Kelvin MacKenzie reveals in tomorrow’s Spectator that he was interviewed as a
potential victim of the News of the World phone hacking scandal. Here’s his story:
It was the kind of building George Smiley would have been happy to call home.Anonymous and bleak, it’s the home of Operation Weeting, where 60 officers flog themselves to death every day in
the biggest Scotland Yard inquiry in anyone’s memory. I am here by appointment. A charming woman detective has called me a couple of times — when you are a former tabloid editor
that’s worrying in itself — and asked me to drop by ‘at my convenience’ to look at the fact that my name and mobile number had been found in the paperwork of the
private investigator Glenn Mulcaire.
At reception I ask for the detective. The receptionist asks if I am Kelvin MacKenzie. My experience over the years is not to own up to that question too quickly — especially in the Merseyside
area. After some hesitation I admit I am MacKenzie and he asks me to call a number scribbled on a scrap of paper. I ring the mobile and it’s answered by a detective sergeant. The sergeant
says he will be right down. I had hardly clicked off when the lift door opened and out stepped a friendly chap in his late forties who also asked me if I was Kelvin MacKenzie. Surely I am not being
charged with being Kelvin MacKenzie?
He turned out to be considerably further up the rozzers’ ladder.A detective chief superintendent, no less. He was then joined by the younger sergeant. I’ve seen this movie… good
cop, bad cop. I know their game.
We went into a large empty room where the sergeant produced a tatty binder with my name down the side. By this time I was beginning to sweat. At that moment I would have even coughed to voting for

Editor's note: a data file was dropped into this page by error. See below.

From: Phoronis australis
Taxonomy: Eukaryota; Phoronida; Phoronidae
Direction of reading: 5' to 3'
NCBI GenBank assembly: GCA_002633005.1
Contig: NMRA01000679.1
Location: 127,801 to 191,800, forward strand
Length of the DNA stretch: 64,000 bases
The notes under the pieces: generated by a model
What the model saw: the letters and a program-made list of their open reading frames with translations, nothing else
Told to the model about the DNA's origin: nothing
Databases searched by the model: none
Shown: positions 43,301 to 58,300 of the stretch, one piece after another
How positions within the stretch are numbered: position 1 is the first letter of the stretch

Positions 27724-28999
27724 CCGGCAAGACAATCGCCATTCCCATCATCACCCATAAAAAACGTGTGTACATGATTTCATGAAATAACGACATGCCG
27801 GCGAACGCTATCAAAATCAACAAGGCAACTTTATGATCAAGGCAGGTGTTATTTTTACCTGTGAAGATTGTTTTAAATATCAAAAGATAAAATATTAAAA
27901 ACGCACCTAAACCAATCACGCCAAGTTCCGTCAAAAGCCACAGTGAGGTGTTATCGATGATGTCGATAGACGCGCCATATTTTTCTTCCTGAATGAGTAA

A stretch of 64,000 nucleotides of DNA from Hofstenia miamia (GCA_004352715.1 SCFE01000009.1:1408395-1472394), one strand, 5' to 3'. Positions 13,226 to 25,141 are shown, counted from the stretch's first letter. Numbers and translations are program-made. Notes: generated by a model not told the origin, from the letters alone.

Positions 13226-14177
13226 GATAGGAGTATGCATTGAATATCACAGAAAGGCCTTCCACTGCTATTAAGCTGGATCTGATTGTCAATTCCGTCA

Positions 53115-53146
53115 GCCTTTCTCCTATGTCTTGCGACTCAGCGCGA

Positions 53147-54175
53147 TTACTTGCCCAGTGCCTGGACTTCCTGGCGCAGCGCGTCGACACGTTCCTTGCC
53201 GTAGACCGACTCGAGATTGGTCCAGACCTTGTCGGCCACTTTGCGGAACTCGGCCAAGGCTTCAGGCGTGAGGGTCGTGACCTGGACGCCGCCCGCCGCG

Blair in 1997. There was a dramatic pause as the sergeant opened up the binder. Sheet one had my name on it with a number by the side. Was it mine? Yes it was. The next page was more interesting.
It had the pin code used to access my phone’s voicemails. Up to this moment I had always believed that the pin codes of mobiles were 0000 or 1111 and that’s why it was so easy to crack.
But no. In my case it was something like 367549V27418. That surely must kill the idea that the hackers guessed or blagged the number — they must have had inside help from the phone networks.
And then with a flourish we came to the final page. This was the one that mattered. There were six dates in the spring of 2006, each showing the time and duration of my phone being hacked. One of
them was three minutes long, the rest much shorter.
For the first time I felt uneasy. If you have been editor of the Sun for 12 years, if you have floated and run a public company as founder, chairman and chief executive, very little worries or
concerns you any more; your nerve endings have become encased in cement. But oddly I felt quite threatened by this invasion and understood more clearly why celebrities — no matter if they
were A or Z listers — felt they had been violated. You see, there are three sides to this triangle and it’s the last side where the money and the hurt lies.
Side one is the name and mobile number. Side two is the actual hacking of the voicemail. Side three is information gained from the voicemail that has a value to the media.
The helpful and intelligent officers wanted to know if there was anything published around that time which came as a surprise because of its private nature. It was five years ago and I simply
couldn’t remember but I doubted it: I am sub-Kerry Katona in showbiz terms. The only possible interest at that time was I was going through my divorce. Tabloid editor divorces — is that
a story? After an hour it was time to leave and I asked if I could have a copy of the notes but was told that if I needed them for a civil action, then I would have to go through Scotland Yard.
In any event, I won’t be taking News International’s money. That would be a betrayal of the many happy years I spent there, plus I have a sense that to pocket the cash — and one
lawyer was anxious for me to know that it would be tax free, always attractive — would be to indicate I thought Rupert Murdoch would ever have turned a blind eye to the hackings.
I have an advantage over you. I know Rupert Murdoch and I know he would have gone ballistic at the very thought of such actions. At 81 he may be old but he’s not daft. I should be so daft.
Still, I do reflect that in those 60 minutes I spent with the two police officers by Putney Bridge that my previous hostile attitude to the hacked stars had changed forever. As has my pin number.